Businesses use printed flyers as handouts at trade shows and events. Sales people use flyers to highlight products during a sales presentation or while canvassing for new business. Electronic brochures are used in newsletters, emails, and shared on websites. There are several factors to a successful flyer, and one of them is the copy. The quality of writing has a lot to do with the success, or failure, of any flyer.
8 keys to creating quality flyer copy
- Headlines can make or break a flyer. How many times have you scanned a headline, not found anything of interest and moved on? Conversely has a headline enticed you to read further? Here are a few examples.
- Keep it simple – For example, “FREE Copy”
- Share news – “Scientist Develops New Weight Loss Program”
- State the benefit – “Save time and money—NOW”
- Explain how to – “How to Save Energy at Home and Work”
- Use proper grammar. No misspelled words, proper use of punctuation, and good sentence structure are important. One of the keys to good grammar is editing. Everyone makes mistakes—the important thing is to find them before others do. Ask someone to proofread the work and if no one is available, you may consider using software such as Grammarly.
- Stay away from text talk and slang. A business flyer is probably not the place to use text abbreviations. U no w@ I mean? Using slang may work for reaching some demographics but in most cases a flyer should be more professional than a text.
- Keep it short. A flyer isn’t the place to wax poetic. There isn’t a lot of space, and furthermore, a long winded lecture may lose readers. Get to the point as quickly as possible.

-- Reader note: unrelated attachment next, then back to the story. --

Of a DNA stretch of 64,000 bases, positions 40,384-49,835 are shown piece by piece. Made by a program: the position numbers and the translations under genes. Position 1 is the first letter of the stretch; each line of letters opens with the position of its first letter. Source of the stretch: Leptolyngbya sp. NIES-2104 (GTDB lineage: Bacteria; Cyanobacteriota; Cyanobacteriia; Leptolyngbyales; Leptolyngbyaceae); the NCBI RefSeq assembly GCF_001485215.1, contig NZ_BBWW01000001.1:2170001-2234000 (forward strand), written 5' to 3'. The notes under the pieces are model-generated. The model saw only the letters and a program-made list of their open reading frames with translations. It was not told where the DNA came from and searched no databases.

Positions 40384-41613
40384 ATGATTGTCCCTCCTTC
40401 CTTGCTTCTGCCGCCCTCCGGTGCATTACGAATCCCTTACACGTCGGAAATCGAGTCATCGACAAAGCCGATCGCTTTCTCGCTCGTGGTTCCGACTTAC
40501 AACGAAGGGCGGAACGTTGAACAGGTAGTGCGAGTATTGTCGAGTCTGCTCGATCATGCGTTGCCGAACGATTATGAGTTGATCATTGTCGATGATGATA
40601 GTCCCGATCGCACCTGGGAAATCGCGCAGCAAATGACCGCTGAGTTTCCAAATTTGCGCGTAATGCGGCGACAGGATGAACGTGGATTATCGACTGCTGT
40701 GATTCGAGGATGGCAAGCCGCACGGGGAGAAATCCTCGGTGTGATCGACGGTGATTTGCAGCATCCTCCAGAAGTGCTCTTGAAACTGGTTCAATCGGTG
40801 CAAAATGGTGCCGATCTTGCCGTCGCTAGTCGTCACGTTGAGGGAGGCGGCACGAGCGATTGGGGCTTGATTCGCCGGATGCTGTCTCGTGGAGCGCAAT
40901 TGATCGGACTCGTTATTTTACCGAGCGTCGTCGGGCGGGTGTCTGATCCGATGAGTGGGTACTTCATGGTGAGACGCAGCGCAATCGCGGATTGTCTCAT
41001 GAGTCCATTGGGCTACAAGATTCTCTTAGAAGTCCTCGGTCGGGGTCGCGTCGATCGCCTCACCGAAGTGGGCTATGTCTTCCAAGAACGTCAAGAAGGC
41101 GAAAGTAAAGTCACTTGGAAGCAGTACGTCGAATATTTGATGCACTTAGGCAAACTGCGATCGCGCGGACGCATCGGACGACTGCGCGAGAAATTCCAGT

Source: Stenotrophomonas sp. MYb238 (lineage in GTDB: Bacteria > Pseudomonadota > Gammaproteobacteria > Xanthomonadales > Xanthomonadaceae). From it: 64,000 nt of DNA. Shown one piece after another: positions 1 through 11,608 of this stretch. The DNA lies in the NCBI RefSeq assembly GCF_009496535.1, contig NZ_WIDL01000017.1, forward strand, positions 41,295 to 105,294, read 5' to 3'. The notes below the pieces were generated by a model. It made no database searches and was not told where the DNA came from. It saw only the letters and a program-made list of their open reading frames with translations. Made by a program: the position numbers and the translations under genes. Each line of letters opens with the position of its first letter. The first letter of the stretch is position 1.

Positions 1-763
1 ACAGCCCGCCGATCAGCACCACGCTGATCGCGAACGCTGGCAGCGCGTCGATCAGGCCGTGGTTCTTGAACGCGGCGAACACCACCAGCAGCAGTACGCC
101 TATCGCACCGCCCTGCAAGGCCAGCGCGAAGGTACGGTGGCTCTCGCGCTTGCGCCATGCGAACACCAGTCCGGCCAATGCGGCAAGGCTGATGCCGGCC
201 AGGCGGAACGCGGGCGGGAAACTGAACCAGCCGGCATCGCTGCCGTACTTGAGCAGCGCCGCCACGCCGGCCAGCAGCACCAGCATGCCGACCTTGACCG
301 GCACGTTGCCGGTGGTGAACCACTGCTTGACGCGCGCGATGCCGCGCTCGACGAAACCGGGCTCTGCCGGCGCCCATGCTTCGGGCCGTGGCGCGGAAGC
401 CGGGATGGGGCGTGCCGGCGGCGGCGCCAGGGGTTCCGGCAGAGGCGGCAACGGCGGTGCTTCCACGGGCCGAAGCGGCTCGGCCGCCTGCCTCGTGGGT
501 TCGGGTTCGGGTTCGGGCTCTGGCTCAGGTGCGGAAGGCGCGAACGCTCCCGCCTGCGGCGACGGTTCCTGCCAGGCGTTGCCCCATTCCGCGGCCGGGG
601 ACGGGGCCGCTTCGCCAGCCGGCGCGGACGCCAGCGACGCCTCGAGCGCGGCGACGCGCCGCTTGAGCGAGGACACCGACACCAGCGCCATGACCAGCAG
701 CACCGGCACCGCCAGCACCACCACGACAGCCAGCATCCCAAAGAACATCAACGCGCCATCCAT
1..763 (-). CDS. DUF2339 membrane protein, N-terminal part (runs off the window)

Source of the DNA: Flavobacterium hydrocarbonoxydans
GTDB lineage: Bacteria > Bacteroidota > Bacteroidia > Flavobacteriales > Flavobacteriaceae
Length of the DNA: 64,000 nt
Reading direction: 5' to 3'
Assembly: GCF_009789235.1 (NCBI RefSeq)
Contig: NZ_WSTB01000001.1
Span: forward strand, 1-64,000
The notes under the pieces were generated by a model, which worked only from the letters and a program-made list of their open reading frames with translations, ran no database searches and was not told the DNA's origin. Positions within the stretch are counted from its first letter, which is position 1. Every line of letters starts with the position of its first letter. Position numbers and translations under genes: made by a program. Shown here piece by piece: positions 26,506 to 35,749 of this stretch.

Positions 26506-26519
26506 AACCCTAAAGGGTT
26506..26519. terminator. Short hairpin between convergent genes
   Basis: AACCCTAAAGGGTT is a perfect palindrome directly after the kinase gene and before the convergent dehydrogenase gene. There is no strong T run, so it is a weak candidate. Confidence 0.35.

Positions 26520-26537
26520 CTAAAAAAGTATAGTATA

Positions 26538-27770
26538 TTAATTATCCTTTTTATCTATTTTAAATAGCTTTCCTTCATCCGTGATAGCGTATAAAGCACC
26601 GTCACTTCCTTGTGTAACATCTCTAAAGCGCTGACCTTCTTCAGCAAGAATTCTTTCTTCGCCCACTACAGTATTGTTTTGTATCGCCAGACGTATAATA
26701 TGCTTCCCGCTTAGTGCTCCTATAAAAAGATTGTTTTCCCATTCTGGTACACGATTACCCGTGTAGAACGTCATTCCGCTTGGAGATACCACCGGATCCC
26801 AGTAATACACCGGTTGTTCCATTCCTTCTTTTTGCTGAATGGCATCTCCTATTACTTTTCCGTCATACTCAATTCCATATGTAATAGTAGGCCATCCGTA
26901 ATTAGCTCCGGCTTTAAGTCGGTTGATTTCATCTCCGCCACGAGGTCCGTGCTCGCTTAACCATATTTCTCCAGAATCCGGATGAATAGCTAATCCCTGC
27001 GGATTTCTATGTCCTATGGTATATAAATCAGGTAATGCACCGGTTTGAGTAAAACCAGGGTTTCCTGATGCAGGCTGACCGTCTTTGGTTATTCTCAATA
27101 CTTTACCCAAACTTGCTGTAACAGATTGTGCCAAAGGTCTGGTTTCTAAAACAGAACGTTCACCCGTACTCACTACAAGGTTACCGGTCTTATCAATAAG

- Use small words. Multi-syllable words are more often confusing than impressive, and they can break the flow. Always use the simplest word. For example, instead of utilize use…use. And stay away from insider jargon, the only person it will impress is you. If your six-year-old son or daughter can understand it, you’ve done your job.
- Share the FAB (feature advantage benefit). Place emphasis on the benefit. Readers aren’t as interested in what something is or how it works as much as what it does for them.
- Add a CTA (call to action) Ask readers to take action. Here are a few examples.
- Limited offer
- BOGO (buy one get one)
- Added merchandise with purchase
- Call today
- Sign up
- Tell your friends
- Don’t forget contact information. Contact information including address, phone, email, and web address should be easy to find. Traditionally this information is placed at the bottom of the flyer, but regardless of where it’s placed, it should stand out.
Are you ready to write right?
Flyer copy shouldn’t be complicated. Keeping it on point, with simple language and good grammar, while sharing the benefits and announcing a call to action will capture reader’s attention. If writing copy for flyers doesn’t sound like your thing let us know, we’ll help you create a flyer that soars.